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Now before we jump into creating shape layers, it's important to understand that the creation of shape layers and the creation of layer masks are remarkably similar. And honestly, you just have to be careful what layer you have selected, or if you have a layer selected at all, if you are trying to create a shape layer. Now in the previous video I showed you how to use layer masks to animate geometric shapes. Now in this video, I want to show you a more traditional use of layer masks. So we have this footage of our talent shot on a green screen and you notice, there's a black edge around this footage, so even if I keyed this out, which don't worry if you don't understand what keying is, we have a whole chapter to that dedicated later on in the course.
But to jump back to layer masks, since we have Layer 1 selected, if we come up to any of our Shape tools, let's use the Rectangle tool, I'm just clicking and holding choosing the Rectangle tool. If you click and drag now in your viewer, I can draw a mask around our talent and now you notice I've cut that black edge off of the mask. This is a very traditional way of using layer masks and it's actually called a garbage mask. Now like I said, we're going to get into green screen keying a little later.
So for now, let's hide Layer 1. Now the key to making a successful shape layer, make sure you don't have any layers selected in your timeline. I like to do that just by clicking underneath of the layers and now you can see, neither one of them is highlighted. Now when you go up to the Tool panel, click and hold and let's use the Ellipse tool. We're going to create an Ellipse in our viewer, but before we do so, I want you to look at the Fill and the Stroke.
These attributes are going to be applied to the shape that we're going to end up creating. So I want to choose a different color, so click in the red box next to Fill and grab the Eyedropper tool and let's choose that green. Now if we click OK, we're going to make a green shape. Now for the Stroke, I want to use the yellow. So let's click in the Stroke box and then here, see we have the Eyedropper, go ahead and click on the Eyedropper. When you click in the yellow, then you can click OK.
Now this next value here will create a width for the Stroke. But let's click and drag in the viewer to actually create our shape. If you hold down Shift as you drag, it will keep that shape in proportion. When I let go, if we zoom in by scrolling on the mouse wheel, and then deselect this shape by clicking in the timeline just anywhere off of any of the words or switches, you can see we do have our yellow outline and a shape layer has been created.
Now shape layers work in a very similar fashion to type. Remember when we looked at type, there were a bunch of different subgroups underneath the main group. When you create a shape using one of the Shape tools, there is an option like Ellipse, since we used the Ellipse tool. Now when we expand that, you can see, I can adjust the Ellipse Path or we could keyframe the size or the position. We can adjust the Stroke separately.
One of the fun things to do with the Stroke, instead of it being solid, you can add dashes. Now the Fill here is where we can set our Color. Notice there's an option for Transform for the Ellipse. So for example with this, if I go to Rotation, it is going to rotate, although it's a circle, so let's look at adjusting the position. If I click and drag, notice it's adjusting the position around its center point. Now if we adjust the Anchor Point, let's drag it up here, and then click and drag on a rotation, you can see now it's actually rotating around its own Anchor Point, which is -138.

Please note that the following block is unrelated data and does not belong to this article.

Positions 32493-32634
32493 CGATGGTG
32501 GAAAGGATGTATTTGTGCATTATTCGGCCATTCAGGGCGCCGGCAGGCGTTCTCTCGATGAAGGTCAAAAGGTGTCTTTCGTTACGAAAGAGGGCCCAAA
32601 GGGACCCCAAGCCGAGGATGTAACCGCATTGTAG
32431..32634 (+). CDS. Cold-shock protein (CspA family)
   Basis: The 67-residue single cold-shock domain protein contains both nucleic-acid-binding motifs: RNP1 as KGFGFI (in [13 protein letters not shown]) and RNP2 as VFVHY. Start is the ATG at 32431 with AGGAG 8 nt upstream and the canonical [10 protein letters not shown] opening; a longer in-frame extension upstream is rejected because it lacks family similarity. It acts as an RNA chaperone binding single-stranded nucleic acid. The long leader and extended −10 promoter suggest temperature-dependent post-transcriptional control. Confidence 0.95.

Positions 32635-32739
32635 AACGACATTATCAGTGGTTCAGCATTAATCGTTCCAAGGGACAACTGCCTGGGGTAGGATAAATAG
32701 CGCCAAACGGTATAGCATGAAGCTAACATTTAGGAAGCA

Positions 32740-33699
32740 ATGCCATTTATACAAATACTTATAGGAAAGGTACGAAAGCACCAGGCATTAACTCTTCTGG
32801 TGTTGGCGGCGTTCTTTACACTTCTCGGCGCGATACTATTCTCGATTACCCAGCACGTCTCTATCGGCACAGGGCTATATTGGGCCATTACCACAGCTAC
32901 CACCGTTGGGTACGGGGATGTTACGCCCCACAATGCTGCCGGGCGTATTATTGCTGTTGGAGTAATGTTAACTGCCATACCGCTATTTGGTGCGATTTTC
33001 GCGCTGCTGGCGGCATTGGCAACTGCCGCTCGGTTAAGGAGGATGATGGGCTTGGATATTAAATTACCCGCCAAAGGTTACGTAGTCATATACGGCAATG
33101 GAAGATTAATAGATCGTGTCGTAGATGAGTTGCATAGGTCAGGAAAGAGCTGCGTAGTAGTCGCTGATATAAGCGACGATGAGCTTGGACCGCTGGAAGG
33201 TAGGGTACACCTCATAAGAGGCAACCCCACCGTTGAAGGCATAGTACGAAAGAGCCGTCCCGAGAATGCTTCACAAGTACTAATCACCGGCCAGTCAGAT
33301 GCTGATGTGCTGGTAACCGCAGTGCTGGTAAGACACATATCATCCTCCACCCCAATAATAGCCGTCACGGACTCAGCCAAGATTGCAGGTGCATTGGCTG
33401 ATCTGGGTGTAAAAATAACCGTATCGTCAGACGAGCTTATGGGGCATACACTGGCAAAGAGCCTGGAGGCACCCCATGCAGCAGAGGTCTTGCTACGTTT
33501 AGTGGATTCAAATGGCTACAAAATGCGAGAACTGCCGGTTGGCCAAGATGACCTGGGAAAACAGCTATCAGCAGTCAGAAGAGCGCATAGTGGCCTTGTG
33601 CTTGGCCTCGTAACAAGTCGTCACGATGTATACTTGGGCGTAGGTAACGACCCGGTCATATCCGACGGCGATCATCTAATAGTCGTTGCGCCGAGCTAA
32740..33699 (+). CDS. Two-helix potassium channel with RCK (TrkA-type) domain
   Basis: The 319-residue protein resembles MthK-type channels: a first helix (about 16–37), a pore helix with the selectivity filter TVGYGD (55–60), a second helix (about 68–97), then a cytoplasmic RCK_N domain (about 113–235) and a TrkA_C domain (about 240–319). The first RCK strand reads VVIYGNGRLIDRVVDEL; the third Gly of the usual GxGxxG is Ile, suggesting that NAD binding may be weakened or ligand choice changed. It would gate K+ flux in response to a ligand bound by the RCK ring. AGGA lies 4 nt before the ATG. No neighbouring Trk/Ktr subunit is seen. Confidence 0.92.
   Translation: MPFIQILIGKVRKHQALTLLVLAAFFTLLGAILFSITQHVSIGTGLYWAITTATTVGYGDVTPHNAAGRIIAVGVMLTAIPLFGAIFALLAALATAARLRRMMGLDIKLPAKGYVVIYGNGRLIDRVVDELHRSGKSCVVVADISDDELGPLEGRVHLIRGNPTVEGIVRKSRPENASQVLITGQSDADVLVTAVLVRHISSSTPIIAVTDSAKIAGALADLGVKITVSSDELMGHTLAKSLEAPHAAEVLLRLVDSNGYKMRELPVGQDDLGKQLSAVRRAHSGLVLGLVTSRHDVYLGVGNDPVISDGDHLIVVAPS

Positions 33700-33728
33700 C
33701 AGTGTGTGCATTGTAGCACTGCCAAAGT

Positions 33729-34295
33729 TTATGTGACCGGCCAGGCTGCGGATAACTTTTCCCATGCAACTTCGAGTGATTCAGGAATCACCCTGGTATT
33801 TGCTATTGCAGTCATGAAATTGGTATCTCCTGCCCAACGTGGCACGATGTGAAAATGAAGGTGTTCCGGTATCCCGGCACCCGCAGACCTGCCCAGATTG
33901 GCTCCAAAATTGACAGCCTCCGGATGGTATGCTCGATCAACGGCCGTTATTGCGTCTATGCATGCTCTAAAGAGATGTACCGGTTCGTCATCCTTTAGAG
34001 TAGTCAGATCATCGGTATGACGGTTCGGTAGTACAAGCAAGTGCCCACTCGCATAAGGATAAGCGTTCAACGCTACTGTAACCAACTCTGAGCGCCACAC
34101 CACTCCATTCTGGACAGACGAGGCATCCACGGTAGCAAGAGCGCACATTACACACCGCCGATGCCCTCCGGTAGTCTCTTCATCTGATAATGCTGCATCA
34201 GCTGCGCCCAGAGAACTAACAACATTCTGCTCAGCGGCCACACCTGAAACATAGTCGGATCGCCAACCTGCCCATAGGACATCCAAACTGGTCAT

If you want to change this animation, understand that the Transform options for the layer itself are slightly different. Notice if I drag rotation here, it's rotating around the center point of the layer. So you do have Transform controls for the layer itself as well as each individual shape. Now this Add button functions in a similar fashion to the text. You can add a parameter to animate. So for example, if I wanted to add a different Fill, I could select that and notice now that this new fill is overriding the original fill, and I could keyframe its color and its opacity.
See, if I click and drag its Opacity down to 0, check it out, now it goes back to green. Now in order to see this more clearly, if you look in the upper left corner of your keyboard just under the Esc key, there's a Tilde key. If you select that with any panel that's active, After Effects will automatically make that panel take over the entire interface. This is excellent if you're dealing with something like this when you know that, okay, I want to create a shape that has red at its starting point and I want it to fade to green, well, I could adjust my red here and my green there, I don't necessarily need to see my viewer.
So if you press the Tilde again, we will snap back to the way the interface was before. We could do the same thing on the canvas. Just make sure, before you click in the canvas again, you want to grab your Selection tool. Now with the Selection tool selected, let's click in the canvas and press the Tilde key one more time. In here you can see we have a full screen preview of this individual panel. I have to say, I always was a fan of creating shapes just by using masks on layer solids. But since shape layers came into the scene, I love the fact that you don't have to worry about whether or not the shape fits on the solid.
Since the shape layers are synthetic, After Effects is going to draw the shape, no matter where it lives in the comp. So draw away till your heart's content, and by all means don't hesitate to add a keyframe or too, and build some animations.
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